by Lisa Kane

This story has a happy ending! Destiny is a sweet, pretty girl who just got into an apartment. She spent almost her entire pregnancy living in a tent. She already has one beautiful son, and gave birth to a brand new baby boy in November.

Destiny is only 25 but has already lost both of her parents. She talked about how hard it is not to have either of them. But she is very grateful for what she does have. Her older son just turned five. She showed me the homemade cake she made him, decorated with candy. Like all proud moms, she showed off pictures of her boys to me. They are so sweet!

Meet Destiny.

Name: Destiny

Age: 25

Hometown: Akron

Lisa: What is your occupation or source of income?

Destiny: Right now, nothing. I just had a baby in November.

Lisa: Why don’t you have a job?

Destiny: I’m in the process of getting one right now.

Lisa: How long were you homeless?

Destiny: I’ve been in my new apartment since the end of September. I technically became homeless in 2016, but I was jumping around staying with friends and family. Where I was staying… [a long pause]… it wasn’t a good place to stay, but I did. I had nowhere else to go. I would just stay here and there. I finally came to Second Chance Village. I lived here for almost a year.

Lisa: What lead you to homelessness?

Destiny: Well, I lived with my mom and she passed away. I ended up with nowhere to live. My dad had passed away in 2010. I ended up homeless.

Lisa: Do you have any other family?

Destiny: I have a sister, but we don’t really talk.

Lisa: Where did you sleep last night?  

Destiny: Now I sleep at my apartment! For a year I slept in a tent, though.

Lisa: So, you slept in the tent while you were pregnant?

Destiny: Yes. Almost my entire pregnancy I was in the tent. I didn’t get into my apartment until the end of September and had my baby at the beginning of November.

Lisa: How many hours of sleep did you get a night?  It had to be so uncomfortable being pregnant and sleeping in a tent!

Destiny: It was a little uncomfortable, but I dealt with it. I actually slept pretty well. I think I just got used to it. I was in the tent from winter all the way through summer, fall, and back to winter.

Lisa: Were you warm in the winter?

Destiny: Yeah. I was here with my boyfriend and we had each other. We would just get under a bunch of blankets. It stayed pretty warm. Later Sage [Lewis, who owns the land where Second Chance Village was set up] had people who donated heaters. After that it was really warm in the tent.

Lisa: Did you usually have 3 meals a day?

Destiny: Yes. A lot of people would bring food here [to Second Chance Village] and Sage had the food bank stuff.

Lisa: Did you feel safe?

Destiny: Yes, but I was with my man too.

Lisa: What is your biggest fear?

Destiny: Well, when I was homeless it was not knowing if I was ever going to come out of this — not knowing if I would ever have a real home again. Things don’t last forever. I couldn’t just live in that tent forever. I was scared of where I would end up.

Lisa: What can people find you doing during the day?   

Destiny: Now, I’m taking care of my kids. Back when I was homeless I worked at the Second Chance Village. Everyone there had to work. I ran the laundry room a lot.  

Lisa: What were some of your daily struggles being homeless?

Destiny: Getting places was always hard. I had it a lot easier at Second Chance.  

Lisa: What do you feel is the hardest thing about being homeless?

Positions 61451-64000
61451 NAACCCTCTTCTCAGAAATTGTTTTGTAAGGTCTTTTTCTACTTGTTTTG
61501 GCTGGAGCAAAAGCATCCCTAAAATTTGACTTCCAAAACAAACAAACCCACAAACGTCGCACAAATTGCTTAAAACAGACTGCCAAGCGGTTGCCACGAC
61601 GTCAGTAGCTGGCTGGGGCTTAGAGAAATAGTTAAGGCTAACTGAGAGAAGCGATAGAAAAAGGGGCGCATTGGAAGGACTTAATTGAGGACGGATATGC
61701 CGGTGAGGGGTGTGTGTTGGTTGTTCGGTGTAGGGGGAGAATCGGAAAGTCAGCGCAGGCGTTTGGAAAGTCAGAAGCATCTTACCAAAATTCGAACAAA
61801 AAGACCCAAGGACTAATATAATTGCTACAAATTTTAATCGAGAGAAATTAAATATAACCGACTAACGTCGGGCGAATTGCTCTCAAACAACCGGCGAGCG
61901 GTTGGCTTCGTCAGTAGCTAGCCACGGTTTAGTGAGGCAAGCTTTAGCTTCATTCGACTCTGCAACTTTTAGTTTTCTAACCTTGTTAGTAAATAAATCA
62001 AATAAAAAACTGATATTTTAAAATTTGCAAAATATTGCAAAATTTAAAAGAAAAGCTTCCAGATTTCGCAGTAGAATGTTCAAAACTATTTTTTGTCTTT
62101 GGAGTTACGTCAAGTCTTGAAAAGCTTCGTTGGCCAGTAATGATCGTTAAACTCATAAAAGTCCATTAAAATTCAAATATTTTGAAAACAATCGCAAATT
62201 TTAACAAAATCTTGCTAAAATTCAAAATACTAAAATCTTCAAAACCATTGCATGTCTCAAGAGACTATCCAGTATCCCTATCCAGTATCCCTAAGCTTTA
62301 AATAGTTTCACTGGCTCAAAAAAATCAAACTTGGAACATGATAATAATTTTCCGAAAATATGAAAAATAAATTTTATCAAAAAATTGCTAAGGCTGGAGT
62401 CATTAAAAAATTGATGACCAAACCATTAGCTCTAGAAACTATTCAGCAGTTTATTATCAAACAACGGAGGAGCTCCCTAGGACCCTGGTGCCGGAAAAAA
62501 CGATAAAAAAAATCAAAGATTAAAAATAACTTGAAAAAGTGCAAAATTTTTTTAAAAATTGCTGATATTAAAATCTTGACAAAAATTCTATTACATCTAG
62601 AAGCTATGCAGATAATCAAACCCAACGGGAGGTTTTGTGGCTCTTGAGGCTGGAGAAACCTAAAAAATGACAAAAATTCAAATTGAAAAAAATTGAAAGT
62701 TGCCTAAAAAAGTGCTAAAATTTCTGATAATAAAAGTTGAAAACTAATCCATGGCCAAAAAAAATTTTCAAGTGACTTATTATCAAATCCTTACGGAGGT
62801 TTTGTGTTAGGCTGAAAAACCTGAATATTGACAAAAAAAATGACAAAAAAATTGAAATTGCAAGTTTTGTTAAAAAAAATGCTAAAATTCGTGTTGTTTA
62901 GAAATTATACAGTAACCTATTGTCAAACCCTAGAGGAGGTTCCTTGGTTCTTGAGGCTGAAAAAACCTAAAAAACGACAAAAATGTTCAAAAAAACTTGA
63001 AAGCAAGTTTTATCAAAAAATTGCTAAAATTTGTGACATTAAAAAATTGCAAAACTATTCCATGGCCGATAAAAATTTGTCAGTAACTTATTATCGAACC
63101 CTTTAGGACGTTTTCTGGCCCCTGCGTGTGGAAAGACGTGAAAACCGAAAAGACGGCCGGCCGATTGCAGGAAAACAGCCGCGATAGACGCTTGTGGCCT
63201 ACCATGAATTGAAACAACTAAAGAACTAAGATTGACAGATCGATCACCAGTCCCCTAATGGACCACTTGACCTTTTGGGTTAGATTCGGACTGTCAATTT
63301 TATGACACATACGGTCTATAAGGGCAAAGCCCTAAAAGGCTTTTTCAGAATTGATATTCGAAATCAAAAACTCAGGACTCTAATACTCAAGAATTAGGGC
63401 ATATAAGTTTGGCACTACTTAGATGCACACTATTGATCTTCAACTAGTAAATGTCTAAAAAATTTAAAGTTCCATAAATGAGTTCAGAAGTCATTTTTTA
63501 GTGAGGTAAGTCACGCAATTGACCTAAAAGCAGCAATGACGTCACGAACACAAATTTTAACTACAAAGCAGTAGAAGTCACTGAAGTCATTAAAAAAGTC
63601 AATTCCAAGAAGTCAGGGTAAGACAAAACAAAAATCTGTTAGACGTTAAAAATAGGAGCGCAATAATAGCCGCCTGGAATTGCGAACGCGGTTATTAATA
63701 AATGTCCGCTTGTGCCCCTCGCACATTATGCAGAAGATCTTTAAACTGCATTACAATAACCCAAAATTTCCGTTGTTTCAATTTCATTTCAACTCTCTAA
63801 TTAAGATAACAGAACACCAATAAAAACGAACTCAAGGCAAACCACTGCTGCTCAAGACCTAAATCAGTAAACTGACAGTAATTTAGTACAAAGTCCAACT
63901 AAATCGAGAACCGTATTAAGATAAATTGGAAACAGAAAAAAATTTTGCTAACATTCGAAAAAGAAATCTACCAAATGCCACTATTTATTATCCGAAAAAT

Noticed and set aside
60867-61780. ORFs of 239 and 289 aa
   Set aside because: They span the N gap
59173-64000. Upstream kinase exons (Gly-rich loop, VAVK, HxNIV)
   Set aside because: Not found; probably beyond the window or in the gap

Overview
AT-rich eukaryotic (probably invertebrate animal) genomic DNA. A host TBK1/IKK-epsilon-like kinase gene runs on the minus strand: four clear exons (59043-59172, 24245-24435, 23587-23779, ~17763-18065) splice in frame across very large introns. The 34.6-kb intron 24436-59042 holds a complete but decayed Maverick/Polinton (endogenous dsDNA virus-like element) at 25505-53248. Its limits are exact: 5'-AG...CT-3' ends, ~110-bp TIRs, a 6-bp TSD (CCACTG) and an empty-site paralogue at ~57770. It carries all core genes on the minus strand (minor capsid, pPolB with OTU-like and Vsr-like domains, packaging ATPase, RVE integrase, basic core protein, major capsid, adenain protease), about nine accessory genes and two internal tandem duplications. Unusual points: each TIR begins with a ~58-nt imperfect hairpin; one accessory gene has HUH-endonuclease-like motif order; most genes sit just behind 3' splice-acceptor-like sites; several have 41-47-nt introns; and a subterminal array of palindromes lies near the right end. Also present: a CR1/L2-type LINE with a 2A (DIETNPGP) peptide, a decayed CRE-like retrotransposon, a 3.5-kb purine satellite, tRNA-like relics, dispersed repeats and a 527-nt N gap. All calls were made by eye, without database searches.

Destiny: I was okay. I had a roof over my head, the tent. I had food in my mouth. It could be a lot worse. Before I was in the tent, it was really hard being out on the streets, not knowing if you’re going to get hurt or attacked, not knowing what’s going to happen to you. It’s really scary.

Lisa: What do you feel are the leading causes of homelessness in Akron?

Destiny: There are lots of reasons for homelessness. Sometimes it’s addiction. Sometimes it’s mental illness. Some people are homeless because they’ve lost their jobs. There are a lot of ways to end up homeless.

Lisa: How do you think people who have never actually spoken to homeless people view them?

Destiny: Like they’re nothing. Most people who don’t talk to you treat you like you’re nothing.

Lisa: Do most people show you kindness or treat you rudely?

Destiny:  Both. Most people were nice to me, but there are a lot that are rude and just mean to you.

Lisa: What does the word “home” mean to you?

Destiny:  A secure place, with a roof over your head. No worries. Being with your family.

Lisa: What’s the best thing that’s happened to you this week?

Destiny: Making snow angels with my son.

Lisa:  How about the worst?

Destiny: (laughing) Waiting in the freezing cold for an hour to catch the Saturday bus!

Lisa: Is there anything that you really need right now?

Destiny:  Well, I can always use clothes in different sizes for my baby. What I would really love to have is toys for my 5-year-old son. He doesn’t have that many toys for his room. I can always use clothes for him, too. Even hand-me-downs, if they are in good condition, he could use them.

Lisa: Is there anything else you want people to know about you, or about being homeless?

Destiny: It doesn’t last forever. You just have to go out and do what you need to do. There are places that can help you. You just have to make the effort to go look for it. Sign up for everything you can. Have faith and pray. There is a Lord above.

Akron Snow Angels are a volunteer-run charity whose mission is to “Spread the Warmth.” Volunteers help the most vulnerable in the Akron area by providing basic essentials like hats and coats, along with fostering compassionate friendships. If you would like to learn more, visit akronsnowangels.com

Lisa Kane has been on the board of the Akron Snow Angels for several years and frequently meet and talks to the homeless community in Akron.

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